Tailoring The Tweaks
Another piece performed in the series was Reich’s “Different Trains” for live and pre-recorded string quartet.
New challenges were found with this one because the pre-recorded tracks not only had a string quartet, but also contained sound effects (train whistles), samples of train station announcements, and also audio from vintage interviews.
Unfortunately, the track mix wasn’t great, thus requiring some live tweaking for best results.
One particular problem was that some of the sound effects were quite loud in the monitors, while the pre-recorded string quartet tracks weren’t always as clear or loud as they could be.
The result was that some of the musicians had a difficult time hearing the tracks in a way that would allow them to stay synched without getting “blasted” by the sound effects and station announcements.
Even after making adjustments to the sound system, including EQ, level cues and stage monitor positioning, we still had some problems.
Then I overheard something being discussed between the musicians that ended up helping considerably: the violist apparently had her “bad ear” toward the nearest monitor! I humbly suggested that she switch positions with the cellist so that she could hear better, and this made a tremendous difference.
In other words, sometimes the best solution doesn’t involve the sound system at all, really. As service providers, we have be careful with such suggestions, but at the same time, we should be alert for opportunities when they come up. A more common example might be to point a guitar amp at the player’s head instead of his knees when he claims he can’t hear himself.
Attitude Is Everything
I’ve written entire articles about attitude, but in this context, I’m referring specifically to how we as sound technicians and/or service providers interact with the talent. I’ve read plenty of forum threads by musicians who think that all sound techs are idiots, and there are probably just as many threads by sound people detailing how all musicians are idiots.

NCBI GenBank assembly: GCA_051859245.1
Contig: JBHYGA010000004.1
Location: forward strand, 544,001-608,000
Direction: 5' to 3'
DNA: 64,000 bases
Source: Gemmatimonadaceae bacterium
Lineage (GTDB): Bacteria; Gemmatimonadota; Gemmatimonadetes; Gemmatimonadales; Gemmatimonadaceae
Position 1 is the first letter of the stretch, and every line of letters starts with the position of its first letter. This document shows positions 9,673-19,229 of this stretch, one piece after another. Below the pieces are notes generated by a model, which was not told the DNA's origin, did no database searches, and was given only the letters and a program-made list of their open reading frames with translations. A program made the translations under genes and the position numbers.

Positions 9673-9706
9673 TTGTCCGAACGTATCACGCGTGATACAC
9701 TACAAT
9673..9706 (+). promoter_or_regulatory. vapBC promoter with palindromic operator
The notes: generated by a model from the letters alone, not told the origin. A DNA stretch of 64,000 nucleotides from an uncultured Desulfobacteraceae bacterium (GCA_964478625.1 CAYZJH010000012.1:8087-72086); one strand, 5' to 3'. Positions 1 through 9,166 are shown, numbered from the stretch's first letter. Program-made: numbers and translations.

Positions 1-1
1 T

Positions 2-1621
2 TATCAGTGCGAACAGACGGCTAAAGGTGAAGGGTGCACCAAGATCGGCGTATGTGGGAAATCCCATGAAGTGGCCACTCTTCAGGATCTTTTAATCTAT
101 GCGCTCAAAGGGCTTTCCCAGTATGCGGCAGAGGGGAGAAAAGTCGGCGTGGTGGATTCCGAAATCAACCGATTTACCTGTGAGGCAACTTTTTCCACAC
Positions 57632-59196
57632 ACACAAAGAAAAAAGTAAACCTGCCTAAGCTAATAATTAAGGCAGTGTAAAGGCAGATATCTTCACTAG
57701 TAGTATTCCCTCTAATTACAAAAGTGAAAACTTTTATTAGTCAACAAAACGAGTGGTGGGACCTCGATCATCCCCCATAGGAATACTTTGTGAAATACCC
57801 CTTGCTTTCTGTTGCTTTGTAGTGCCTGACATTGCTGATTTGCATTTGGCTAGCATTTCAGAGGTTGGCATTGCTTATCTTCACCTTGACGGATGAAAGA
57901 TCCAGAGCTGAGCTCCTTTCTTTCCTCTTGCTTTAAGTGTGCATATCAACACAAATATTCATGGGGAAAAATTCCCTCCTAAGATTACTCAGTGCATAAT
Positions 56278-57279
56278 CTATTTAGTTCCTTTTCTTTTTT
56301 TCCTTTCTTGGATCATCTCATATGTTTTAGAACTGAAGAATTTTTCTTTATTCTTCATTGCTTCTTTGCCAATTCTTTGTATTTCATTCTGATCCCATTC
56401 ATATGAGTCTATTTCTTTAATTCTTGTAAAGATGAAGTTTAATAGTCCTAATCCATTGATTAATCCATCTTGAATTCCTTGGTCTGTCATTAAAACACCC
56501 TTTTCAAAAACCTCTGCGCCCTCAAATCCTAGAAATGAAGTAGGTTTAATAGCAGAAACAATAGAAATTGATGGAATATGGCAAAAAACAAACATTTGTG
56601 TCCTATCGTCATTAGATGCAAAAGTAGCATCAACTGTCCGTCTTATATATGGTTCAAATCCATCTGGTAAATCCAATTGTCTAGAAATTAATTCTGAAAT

Let’s start by agreeing that most of us on either side aren’t idiots. We simply need to learn to work together better. In my recent endeavor, I was helped by the fact that I’m an active classical musician, so I can speak their language, read a score, and generally put myself in their shoes. What is it that they might want? What makes them feel nervous or uncomfortable? What helps them feel at ease?
But really, this applies to every artist, and even if we don’t always have “special knowledge” of their specific art, we can always work with a foundational rule of speaking to them with respect and letting them know that our goal is to make them feel comfortable. Just this relatively small thing can help a lot.
Then, actually acting on their requests shows them we mean business. Is there a bright light in their eyes? Is it too cold? Too hot? Is their chair wobbly? Can they see each other? Are they stepping on mic cables? Sure, we can easily conclude that “these people are prima donnas” – and maybe they are. But it’s really a matter of trust.
Show them that they can trust you, and work doggedly to provide them and their audience with the best sound possible, and they’ll very likely and quickly come to view you as “one of the good ones.” Confidence matters, too. But don’t get arrogant.
And the audience will hear the best concert, which is really the point, isn’t it?
Karl Winkler is director of business development at Lectrosonics and has worked in professional audio for more than 15 years.